Tag Archives: March For Our Lives Weekend

March For Our Lives Houston

The sound was at once unforgettable.  So loud, so HIGH!! If you’ve ever heard the sound of a gaggle of young girls shrieking for their favorite boy band, you’ll get pretty close to what was heard. But take those same screams, and add the weight of purpose, the energy of determination and the urgency of concerns.

Crowd size estimates are in the neighborhood of 15,000 for Downtown Houston alone, which didn’t include numbers from marches in the Heights, Sugar Land, The Woodlands, and other areas of Southeast Texas.  But wherever they where, those distinguished sounds were one and the same.  The shrieking sound of a crowd full of teenagers is not something one can easily forget.  And make no mistake about it… the March For  Our Lives in Houston was composed of and led by young people.  In fact, high school students were probably the median age for the crowd, as many younger children were out in full force marching to support their families, elder siblings, and of course, their own rights to go to a safe school.

And if thousands of young people can lead this movement in Houston, Texas, there shouldn’t be any doubt who led these marches across the country.

Sorry NRA TV, but you got this one totally wrong.  If y’all had been there… if you could have heard the yells, the shrieking of that crowd, this wouldn’t even been a question.

In Houston, local politicians like Mayor Sylvester Turner, Congresswoman Sheila Jackson-Lee, Houston Police Chief Art Acevedo not only attended the March, but at one point the took the front line to show full solidarity with the movement. Mayor Turner also announced the creation of a new Commission to End Gun Violence, which will focus on local research and solutions. So even in Houston, the March For Our Lives movement has already yielded substantive results.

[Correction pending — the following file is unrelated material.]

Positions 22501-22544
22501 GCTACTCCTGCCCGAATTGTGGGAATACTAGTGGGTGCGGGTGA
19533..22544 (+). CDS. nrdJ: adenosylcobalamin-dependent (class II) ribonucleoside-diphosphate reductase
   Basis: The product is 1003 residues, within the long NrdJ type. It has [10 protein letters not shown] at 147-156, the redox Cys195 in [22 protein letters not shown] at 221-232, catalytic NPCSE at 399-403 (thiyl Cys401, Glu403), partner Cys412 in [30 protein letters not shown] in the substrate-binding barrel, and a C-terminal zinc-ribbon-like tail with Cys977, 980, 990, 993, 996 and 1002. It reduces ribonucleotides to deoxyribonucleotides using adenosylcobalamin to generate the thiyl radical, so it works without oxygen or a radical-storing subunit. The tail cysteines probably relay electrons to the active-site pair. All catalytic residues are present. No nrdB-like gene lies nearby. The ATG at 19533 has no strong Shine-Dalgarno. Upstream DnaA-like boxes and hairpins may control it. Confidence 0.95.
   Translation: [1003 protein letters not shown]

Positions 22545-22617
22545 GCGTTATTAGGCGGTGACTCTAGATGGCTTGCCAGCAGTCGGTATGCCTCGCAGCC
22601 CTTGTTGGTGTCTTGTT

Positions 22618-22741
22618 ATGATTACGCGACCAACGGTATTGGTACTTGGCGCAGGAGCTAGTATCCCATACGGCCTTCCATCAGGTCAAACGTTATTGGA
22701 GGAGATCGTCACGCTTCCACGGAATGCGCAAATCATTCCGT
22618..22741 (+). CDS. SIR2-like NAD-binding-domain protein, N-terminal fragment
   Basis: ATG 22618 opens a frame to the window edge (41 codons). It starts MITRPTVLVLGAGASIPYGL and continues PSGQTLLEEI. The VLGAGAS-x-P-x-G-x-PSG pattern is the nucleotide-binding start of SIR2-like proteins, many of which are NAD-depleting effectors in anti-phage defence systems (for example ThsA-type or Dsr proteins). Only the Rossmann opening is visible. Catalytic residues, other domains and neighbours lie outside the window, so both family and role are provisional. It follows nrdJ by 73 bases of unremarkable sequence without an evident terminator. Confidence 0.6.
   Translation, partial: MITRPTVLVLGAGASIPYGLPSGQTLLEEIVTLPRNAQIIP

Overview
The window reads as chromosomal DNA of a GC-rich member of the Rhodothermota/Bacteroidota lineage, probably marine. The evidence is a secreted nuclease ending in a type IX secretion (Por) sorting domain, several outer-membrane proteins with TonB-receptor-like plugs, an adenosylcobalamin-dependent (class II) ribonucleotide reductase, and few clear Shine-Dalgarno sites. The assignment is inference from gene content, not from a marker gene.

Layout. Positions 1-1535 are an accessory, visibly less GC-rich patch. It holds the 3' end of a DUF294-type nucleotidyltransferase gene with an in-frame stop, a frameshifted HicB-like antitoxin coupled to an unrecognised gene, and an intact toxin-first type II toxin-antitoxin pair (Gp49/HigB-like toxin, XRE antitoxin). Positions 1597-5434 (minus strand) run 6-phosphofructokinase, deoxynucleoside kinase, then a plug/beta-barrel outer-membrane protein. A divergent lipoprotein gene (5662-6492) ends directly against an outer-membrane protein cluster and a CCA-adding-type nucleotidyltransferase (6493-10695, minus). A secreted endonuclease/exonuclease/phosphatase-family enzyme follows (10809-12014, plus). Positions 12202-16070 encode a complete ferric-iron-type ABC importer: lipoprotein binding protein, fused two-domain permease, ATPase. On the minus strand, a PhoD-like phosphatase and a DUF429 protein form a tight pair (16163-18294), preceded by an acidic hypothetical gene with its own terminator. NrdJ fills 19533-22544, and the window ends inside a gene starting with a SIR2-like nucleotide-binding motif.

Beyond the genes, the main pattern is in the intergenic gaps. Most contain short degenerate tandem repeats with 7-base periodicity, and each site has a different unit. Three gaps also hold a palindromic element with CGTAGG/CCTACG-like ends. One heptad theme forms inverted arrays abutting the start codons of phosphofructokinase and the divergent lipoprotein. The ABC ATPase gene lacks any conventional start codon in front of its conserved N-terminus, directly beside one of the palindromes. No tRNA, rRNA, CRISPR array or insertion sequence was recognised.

As for what lies ahead for this new movement?  We’ll know soon enough. But as for March 24th, the history for that day has been made loud, clear, and HIGH.


The March For Our Lives rally in Downtown Houston, near the office of Texas Senator Ted Cruz.  The Senator did not attend any March For Our Lives Events.  

High School Students Hold Inaugural “Day Of Unity” To Promote Civil Discourse

Sometimes words like “historic” just don’t get the job done. But if this weekend’s events weren’t already historic enough to show the capabilities of our nation’s young people with the March For Our Lives events on Saturday, some young Southeast Texans decided to forge yet another new path.

From Patrick Svitek of the Texas Tribune, here’s the story on today’s event…

BELLAIRE — For several hours Sunday, an auditorium at Bellaire High School played host to an uncommon sight in Texas politics: an organized attempt at unity.

Hosted in part by Texas High School Democrats and Republicans, the Day of Unity that was held here drew two of the state’s most well-known partisans: GOP U.S. Sen. Ted Cruz and Democratic U.S. Rep. Joaquin Castro of San Antonio. And it brought together the Democratic and Republican state party chairmen — Gilberto Hinojosa and James Dickey — for what was billed as their first joint appearance ever.

In describing the need for the event, one of the organizers, Adam Hoffman, a student at Robert M. Beren Academy and chairman of the Texas High School Republicans, said the country’s “being ripped apart from within. Our social fabric is tearing.”


The Day of Unity also featured appearances by U.S. Rep. Sheila Jackson Lee, D-Houston, and the city’s mayor, Sylvester Turner, who provided a proclamation recognizing the day. On the panel featuring Dickey and Hinojosa, the state’s party chairs, things got chippy on the topic of gerrymandering, through the two reached something of a consensus on polarization being less of a problem when elected officials are closest to their constituents.

Yep, you read that right… the living human known as Texas Senator Ted Cruz actually showed up for this event… in Texas.  An impressive feat if there ever was one.

Oh, sorry… the point of this post was Civil Discourse.  Still working on it, I guess.

In coverage leading up to the event with Houston Matters‘ Joshua Zinn, organizers Adam Hoffman and Alex Kontoyiannis discussed how the goal of the event was to be expressly non-political.  By all measures that goal was a success.  Though the first event occurred in Texas, Hoffman and Kontoyiannis also revealed that the Day of Unity Texas is quite possibly the start of a national movement, as other student leaders from across the country have already expressed interest in hosting similar events.